FACS coding is atheoretical and can describe any facial behavior, not only those related to emotion signals. Coding involves minimally the identification of which facial muscles are innervated in any expression based on the visible appearance changes that occur in the face when expressions occur. Coding can also involve the rating of the intensity, laterality, and timing (onset, apex, and offset) of individual AUs. Because any of the 44 AUs can occur independently of each other, and depending on whether each AU is coded for intensity, laterality, and timing characteristics, FACS coding is typically comprehensive, complex, and labor intensive. Table 1 lists the AU codes for the expressions Darwin considered universal, expressions subsequent research has shown to be universal, and analogous or homologous expressions of nonhuman primates. Figure 3 shows an example of a FACS coded expression of fear.

Image03.jpg

There are a number of derivatives of FACS. For instance, Ekman and Friesen (1982) developed an abbreviated version of it called Emotion FACS (EMFACS), which identifies only those AUs that were theoretically or empirically related to emotion. EMFACS coding, therefore, focuses only on the identification of a smaller set of AUs or AU combinations, resulting in a more time efficient coding procedure.

Although all of the facial musculature in the human adult exists and is fully functional at birth (Ekman & Oster, 1979), infant faces differ from adult faces in several ways, such as in the proportions and dimensions of the bony structures of the face, fat deposits and elastic skin, and in the presence of specialized features such as the sucking lip and buccal sucking pad (Oster, 2005). For these reasons, the appearance changes produced by facial movements in infants differ slightly than those that occur in adults. Thus, there is a modified version of FACS specialized for use with infants called BabyFACS (Oster, 2004).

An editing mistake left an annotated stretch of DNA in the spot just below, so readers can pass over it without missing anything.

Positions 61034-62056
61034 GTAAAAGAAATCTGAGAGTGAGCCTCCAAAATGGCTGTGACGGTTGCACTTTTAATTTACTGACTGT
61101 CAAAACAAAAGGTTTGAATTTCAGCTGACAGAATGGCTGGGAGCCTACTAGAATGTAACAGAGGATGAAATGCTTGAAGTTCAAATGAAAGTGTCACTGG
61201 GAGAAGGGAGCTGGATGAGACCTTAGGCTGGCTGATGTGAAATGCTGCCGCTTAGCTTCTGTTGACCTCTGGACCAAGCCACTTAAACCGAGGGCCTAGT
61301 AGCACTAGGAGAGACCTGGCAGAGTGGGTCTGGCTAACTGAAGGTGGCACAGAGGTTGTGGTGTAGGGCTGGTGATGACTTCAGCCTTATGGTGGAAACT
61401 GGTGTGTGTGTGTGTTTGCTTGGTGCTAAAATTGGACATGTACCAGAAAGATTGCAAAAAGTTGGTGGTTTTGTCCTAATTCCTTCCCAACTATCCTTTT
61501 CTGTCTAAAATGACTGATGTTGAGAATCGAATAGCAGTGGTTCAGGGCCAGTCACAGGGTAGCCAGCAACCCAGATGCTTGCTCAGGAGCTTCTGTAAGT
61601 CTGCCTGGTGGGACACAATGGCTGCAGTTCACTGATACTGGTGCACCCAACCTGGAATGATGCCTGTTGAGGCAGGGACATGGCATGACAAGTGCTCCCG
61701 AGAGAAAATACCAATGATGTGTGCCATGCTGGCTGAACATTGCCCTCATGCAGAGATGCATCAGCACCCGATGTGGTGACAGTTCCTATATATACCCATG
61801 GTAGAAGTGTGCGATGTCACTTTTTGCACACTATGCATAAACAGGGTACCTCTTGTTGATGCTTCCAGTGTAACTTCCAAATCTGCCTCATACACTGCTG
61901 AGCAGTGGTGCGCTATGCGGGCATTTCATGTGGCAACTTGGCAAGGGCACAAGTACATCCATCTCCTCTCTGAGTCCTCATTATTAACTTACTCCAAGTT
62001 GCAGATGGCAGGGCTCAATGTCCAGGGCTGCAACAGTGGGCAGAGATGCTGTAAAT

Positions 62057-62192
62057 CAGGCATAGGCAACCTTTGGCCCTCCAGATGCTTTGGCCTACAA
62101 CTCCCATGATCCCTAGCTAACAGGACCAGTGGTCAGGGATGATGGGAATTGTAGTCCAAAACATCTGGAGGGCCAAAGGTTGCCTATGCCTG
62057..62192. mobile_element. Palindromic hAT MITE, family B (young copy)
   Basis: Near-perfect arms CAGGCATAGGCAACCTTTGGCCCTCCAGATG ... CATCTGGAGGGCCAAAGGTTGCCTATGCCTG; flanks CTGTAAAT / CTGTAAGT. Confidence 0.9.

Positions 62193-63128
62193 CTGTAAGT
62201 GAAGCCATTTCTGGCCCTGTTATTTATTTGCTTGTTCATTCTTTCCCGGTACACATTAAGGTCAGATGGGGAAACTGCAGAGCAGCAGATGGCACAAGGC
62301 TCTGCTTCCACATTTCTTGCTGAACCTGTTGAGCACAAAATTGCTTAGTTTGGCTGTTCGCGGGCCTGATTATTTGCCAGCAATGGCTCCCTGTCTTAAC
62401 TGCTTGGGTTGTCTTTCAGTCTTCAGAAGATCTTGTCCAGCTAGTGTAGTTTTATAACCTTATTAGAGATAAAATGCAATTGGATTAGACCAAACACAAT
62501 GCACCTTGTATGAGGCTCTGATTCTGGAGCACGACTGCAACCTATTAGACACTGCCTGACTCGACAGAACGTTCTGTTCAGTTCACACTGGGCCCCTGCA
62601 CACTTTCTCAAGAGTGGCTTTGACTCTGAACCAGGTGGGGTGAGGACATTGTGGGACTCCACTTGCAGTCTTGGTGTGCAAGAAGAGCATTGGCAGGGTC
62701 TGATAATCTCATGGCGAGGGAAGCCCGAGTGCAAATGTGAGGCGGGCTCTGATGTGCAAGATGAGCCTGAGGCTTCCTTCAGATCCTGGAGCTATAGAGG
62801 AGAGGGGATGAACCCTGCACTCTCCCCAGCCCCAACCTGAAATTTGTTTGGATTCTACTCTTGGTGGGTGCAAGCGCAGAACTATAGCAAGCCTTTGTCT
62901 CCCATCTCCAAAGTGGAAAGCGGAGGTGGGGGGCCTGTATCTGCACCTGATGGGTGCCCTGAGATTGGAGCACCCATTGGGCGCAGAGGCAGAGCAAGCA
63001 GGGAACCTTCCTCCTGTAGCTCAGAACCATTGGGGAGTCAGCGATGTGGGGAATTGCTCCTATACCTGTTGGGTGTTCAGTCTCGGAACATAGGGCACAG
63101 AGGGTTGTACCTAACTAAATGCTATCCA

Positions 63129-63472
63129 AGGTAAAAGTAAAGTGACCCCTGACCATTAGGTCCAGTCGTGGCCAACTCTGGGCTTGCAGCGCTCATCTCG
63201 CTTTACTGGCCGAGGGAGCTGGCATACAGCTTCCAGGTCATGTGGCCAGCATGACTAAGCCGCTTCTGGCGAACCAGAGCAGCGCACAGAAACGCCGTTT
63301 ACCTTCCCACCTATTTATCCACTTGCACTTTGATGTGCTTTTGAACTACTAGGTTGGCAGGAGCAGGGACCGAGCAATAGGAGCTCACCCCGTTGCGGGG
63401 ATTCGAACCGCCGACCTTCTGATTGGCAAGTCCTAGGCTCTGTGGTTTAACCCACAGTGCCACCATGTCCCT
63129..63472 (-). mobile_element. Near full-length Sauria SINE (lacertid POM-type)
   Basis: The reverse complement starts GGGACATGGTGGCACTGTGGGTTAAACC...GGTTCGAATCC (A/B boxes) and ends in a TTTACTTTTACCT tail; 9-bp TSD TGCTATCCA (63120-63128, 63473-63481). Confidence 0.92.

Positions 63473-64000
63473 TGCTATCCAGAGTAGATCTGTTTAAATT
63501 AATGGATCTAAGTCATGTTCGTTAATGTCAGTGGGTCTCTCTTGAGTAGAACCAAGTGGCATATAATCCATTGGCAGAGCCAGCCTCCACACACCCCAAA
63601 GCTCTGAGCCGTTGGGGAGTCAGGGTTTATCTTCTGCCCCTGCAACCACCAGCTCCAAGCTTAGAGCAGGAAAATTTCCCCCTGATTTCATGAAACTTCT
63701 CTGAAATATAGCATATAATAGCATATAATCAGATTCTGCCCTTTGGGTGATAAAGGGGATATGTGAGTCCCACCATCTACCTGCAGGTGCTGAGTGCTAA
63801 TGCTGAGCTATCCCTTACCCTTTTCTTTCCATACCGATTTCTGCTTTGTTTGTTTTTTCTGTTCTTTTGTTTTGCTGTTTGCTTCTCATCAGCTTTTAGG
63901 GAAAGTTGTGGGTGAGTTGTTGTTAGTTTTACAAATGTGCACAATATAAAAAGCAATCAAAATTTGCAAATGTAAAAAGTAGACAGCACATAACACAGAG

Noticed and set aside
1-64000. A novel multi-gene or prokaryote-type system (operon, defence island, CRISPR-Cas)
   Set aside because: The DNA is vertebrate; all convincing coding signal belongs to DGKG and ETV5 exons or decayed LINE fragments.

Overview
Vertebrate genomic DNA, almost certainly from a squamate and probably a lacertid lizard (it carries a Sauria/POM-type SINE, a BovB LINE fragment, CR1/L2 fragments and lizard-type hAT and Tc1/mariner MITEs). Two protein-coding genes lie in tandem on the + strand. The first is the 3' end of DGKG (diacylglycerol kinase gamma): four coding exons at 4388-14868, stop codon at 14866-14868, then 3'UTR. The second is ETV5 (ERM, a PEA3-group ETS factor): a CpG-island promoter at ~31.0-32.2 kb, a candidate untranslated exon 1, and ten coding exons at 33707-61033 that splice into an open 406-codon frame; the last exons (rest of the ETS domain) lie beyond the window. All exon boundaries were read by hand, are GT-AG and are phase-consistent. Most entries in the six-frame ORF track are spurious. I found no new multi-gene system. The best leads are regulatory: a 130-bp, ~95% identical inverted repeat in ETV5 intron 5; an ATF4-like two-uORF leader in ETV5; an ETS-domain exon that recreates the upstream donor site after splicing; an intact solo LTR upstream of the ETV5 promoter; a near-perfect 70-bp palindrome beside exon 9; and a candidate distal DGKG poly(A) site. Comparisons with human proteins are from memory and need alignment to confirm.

For years ethologists have examined the facial behaviors of nonhuman primates, noting the similarities between human and nonhuman expressions displayed in similar contexts (de Waal, 2003). Previous research in this area, however, was limited because there was no method of objectively identifying nonhuman primate expressions; expressions that appeared alike were merely described and classified by researchers according to their overall appearance. Recently, Vick and colleagues (2007) developed a modified version of FACS for chimpanzees (Pan troglodytes) called ChimpFACS. The issues associated with the translation of human adult FACS to chimpanzees are similar to those associated with its translation to the study of infants; for example, the forehead musculature of chimps is less well developed than that of humans. Nevertheless, there are minimal differences in the underlying musculature for the AUs that are common between humans and chimps (Vick et al., 2007), and many muscles that are related to human facial expressions of emotion appear to have the same location and functional effect in chimpanzees, thus representing homologues.

Factors that Moderate the Production of Facial Expressions of Emotion